Muscat: Value Added Tax (VAT) comes into effect in Oman from Friday, which will see an additional charge of 5 per cent added to a number of goods and services purchased by customers in the country.
VAT, governed by Royal Decree No. 121/2020, is expected to add about OMR400 million in revenue to the country every year, which amounts to about 1.5 per cent of the national gross domestic product (GDP).
It became a law after the signing of Decision No. 53/2021, issued by Saud Nassir Al Shukaili, the Chairman of the Tax Authority.
A number of essential commodities and services will not be taxed. Such commodities include about 488 essential food products, such as fruit, vegetables, meat, dairy, food grains, nuts, baby food, mineral water, and juices.
“Financial services, healthcare, related goods and services, education and its related services, undeveloped lands, resale and rent/lease of residential properties, and local passenger transport services are exempt from VAT,” said Aastha Rangan, director, VAT Advisory at Crowe Oman.
Speaking during an awareness session organised to educate people about VAT, she added that goods used by diplomatic missions, international organisations, the armed forces, and emergency services are also exempt from VAT.
Teams from the Consumer Protection Authority (CPA) will conduct regular and surprise inspections of shops to make sure the tax is properly applied.
“All commodity prices are monitored by the authority, and are included in lists that are updated periodically,” said Sulayem bin Ali Al Hikmani, the chairman of the CPA.
“Our teams are working to ensure the prices of goods and services exempt from taxation are not increased, once the law comes into effect on 16 April.”
“We will also monitor whether the prices are increased by up to 5 per cent, which is the tax rate stipulated,” he added. “Increasing prices by less than 5 per cent is allowed under the law.”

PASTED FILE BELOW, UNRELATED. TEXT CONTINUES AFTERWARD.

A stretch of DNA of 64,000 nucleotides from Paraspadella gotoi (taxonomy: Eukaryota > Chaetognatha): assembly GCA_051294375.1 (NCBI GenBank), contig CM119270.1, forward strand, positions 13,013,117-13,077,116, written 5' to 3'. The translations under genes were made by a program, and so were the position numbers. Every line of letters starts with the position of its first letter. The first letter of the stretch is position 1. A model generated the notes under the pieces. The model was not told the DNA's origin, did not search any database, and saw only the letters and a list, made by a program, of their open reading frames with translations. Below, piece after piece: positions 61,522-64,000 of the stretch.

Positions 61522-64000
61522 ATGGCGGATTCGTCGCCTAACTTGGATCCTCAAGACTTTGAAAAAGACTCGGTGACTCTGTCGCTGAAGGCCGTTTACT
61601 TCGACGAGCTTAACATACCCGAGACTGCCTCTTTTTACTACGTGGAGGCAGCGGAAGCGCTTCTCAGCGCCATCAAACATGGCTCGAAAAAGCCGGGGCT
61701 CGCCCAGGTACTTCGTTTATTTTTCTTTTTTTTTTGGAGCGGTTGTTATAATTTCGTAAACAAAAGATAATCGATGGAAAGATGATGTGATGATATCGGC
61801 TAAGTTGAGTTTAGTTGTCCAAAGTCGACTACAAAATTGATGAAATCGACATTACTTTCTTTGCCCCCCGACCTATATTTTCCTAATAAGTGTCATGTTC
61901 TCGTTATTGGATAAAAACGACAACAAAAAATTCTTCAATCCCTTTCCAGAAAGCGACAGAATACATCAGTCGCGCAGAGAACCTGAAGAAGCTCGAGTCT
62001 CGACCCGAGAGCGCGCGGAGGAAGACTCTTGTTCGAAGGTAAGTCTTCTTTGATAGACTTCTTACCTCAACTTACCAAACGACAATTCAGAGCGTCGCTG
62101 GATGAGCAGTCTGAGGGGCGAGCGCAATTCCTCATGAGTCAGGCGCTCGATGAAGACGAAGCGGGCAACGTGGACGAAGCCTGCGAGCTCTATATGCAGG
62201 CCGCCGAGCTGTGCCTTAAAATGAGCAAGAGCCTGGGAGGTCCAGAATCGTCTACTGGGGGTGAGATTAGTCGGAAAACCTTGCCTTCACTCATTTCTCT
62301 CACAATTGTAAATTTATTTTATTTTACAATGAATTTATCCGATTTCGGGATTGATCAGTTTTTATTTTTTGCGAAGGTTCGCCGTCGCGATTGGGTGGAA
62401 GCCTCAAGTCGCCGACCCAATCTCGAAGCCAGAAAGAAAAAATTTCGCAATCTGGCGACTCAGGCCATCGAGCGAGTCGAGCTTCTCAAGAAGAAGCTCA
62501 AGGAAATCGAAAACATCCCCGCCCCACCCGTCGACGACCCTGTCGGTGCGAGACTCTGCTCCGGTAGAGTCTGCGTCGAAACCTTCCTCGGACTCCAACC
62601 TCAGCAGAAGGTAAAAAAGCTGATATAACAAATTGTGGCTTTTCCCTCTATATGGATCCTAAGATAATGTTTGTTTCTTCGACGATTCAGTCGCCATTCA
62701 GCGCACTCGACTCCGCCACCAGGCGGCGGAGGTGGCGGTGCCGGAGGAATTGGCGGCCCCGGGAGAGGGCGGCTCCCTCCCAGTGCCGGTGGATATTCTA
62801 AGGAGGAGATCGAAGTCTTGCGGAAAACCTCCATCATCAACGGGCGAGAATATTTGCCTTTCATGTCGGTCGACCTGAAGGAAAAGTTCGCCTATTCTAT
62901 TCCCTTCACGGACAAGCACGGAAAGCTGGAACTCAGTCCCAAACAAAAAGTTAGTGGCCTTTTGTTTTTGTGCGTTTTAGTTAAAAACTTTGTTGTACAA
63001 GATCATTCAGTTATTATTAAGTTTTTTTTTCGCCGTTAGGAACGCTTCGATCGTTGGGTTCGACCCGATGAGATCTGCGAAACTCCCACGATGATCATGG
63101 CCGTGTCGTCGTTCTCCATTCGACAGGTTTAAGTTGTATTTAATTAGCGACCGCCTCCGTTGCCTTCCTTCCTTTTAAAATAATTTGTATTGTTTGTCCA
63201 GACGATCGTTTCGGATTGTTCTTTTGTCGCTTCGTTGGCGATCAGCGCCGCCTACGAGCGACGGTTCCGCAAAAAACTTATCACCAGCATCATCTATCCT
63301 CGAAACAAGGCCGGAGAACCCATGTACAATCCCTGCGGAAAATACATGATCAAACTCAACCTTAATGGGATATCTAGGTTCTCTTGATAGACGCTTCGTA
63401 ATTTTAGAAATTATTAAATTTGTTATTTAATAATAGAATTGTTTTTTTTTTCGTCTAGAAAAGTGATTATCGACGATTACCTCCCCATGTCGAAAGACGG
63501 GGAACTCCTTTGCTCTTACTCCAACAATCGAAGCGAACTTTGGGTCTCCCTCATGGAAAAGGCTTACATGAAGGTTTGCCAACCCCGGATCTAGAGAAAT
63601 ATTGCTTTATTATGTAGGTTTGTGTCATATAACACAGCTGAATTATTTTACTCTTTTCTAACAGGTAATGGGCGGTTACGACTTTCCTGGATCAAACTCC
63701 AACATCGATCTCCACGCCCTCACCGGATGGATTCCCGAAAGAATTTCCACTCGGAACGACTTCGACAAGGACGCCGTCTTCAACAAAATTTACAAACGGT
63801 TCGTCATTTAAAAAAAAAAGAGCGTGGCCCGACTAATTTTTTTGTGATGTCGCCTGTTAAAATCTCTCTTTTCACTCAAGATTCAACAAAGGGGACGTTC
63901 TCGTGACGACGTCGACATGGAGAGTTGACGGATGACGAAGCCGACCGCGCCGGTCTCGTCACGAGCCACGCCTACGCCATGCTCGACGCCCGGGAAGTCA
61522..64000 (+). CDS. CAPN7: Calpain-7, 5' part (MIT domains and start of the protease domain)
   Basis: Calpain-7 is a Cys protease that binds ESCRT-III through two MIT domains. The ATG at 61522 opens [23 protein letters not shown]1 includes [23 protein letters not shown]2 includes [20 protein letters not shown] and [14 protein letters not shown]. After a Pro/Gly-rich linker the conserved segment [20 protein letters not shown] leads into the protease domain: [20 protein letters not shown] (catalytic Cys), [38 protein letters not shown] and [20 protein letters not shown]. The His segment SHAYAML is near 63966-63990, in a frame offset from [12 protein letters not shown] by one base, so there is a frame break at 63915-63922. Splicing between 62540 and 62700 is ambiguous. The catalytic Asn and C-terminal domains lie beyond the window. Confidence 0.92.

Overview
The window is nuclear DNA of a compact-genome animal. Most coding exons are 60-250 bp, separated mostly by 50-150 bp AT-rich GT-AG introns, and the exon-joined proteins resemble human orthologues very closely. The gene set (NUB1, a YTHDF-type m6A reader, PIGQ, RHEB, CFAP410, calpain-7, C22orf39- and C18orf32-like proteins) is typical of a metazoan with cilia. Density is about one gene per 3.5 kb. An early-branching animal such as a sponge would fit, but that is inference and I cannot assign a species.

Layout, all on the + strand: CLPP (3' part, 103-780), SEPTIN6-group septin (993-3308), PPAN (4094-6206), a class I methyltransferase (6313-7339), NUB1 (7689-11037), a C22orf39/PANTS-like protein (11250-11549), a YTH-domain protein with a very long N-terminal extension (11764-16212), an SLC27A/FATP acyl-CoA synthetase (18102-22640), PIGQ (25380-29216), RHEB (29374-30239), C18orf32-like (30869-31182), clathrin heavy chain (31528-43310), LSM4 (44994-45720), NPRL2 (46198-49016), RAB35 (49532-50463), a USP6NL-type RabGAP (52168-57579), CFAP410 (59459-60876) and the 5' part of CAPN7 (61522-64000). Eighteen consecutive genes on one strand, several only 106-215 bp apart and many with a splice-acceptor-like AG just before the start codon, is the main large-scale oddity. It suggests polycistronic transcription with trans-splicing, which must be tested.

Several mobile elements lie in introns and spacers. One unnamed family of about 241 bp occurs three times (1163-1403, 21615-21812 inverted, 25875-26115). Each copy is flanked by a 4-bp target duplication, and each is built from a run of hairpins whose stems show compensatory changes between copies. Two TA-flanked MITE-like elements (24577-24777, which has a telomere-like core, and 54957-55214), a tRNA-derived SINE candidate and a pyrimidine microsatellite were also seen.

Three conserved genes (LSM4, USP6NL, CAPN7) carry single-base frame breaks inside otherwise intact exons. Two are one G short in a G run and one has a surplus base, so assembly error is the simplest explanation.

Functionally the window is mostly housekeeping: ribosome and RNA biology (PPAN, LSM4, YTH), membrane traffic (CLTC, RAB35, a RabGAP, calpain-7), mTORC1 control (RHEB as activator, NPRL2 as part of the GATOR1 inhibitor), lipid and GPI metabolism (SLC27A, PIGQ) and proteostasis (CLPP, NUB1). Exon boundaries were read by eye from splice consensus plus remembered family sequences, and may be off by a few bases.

Imported goods that are exempt from VAT at the time of supply to the country will also not be taxed. Furthermore, the personal belongings of residents arriving in Oman for the first time are also not included under the tax.
Gifts received by passengers, as well as the belongings of special needs individuals are also exempt.
Companies and individuals that need to register for tax are allowed to do so in a phased manner. Those with an annual value of taxable supplies above OMR1 million were required to sign up between 1 February and 15 March 2021, and are considered registered for VAT from 16 April onwards.
Those with taxable supplies between OMR500,000 and one million need to register between 1 April and 31 May, 2021, and with their VAT registration coming into effect from 1 July 2021.
Similarly, taxable persons with supplies valued between a quarter of a million and half a million rials can register between 1 July and 31 August, 2021. They are considered registered for VAT effective from October 1.
Companies with supplies between OMR38,500 and a quarter of a million rials need to sign up between 1 December, 2021, and 28 February, 2022. Their registration is active from 1 April, 2022 onwards.
All companies, irrespective of the value of their taxable supplies, were given the opportunity to register for VAT from 1 February this year.
“The six GCC countries – UAE, Oman, Saudi Arabia, Bahrain, Kuwait, and Qatar – signed the VAT framework agreement in 2016,” explained Taysir Naseeb Al Rawahi, director of taxation for Crowe Oman.
“Both the UAE and Saudi Arabia introduced VAT in January 2018, followed by Bahrain in January 2019. In 2020, Saudi Arabia raised the VAT rate to 15 per cent,” he added.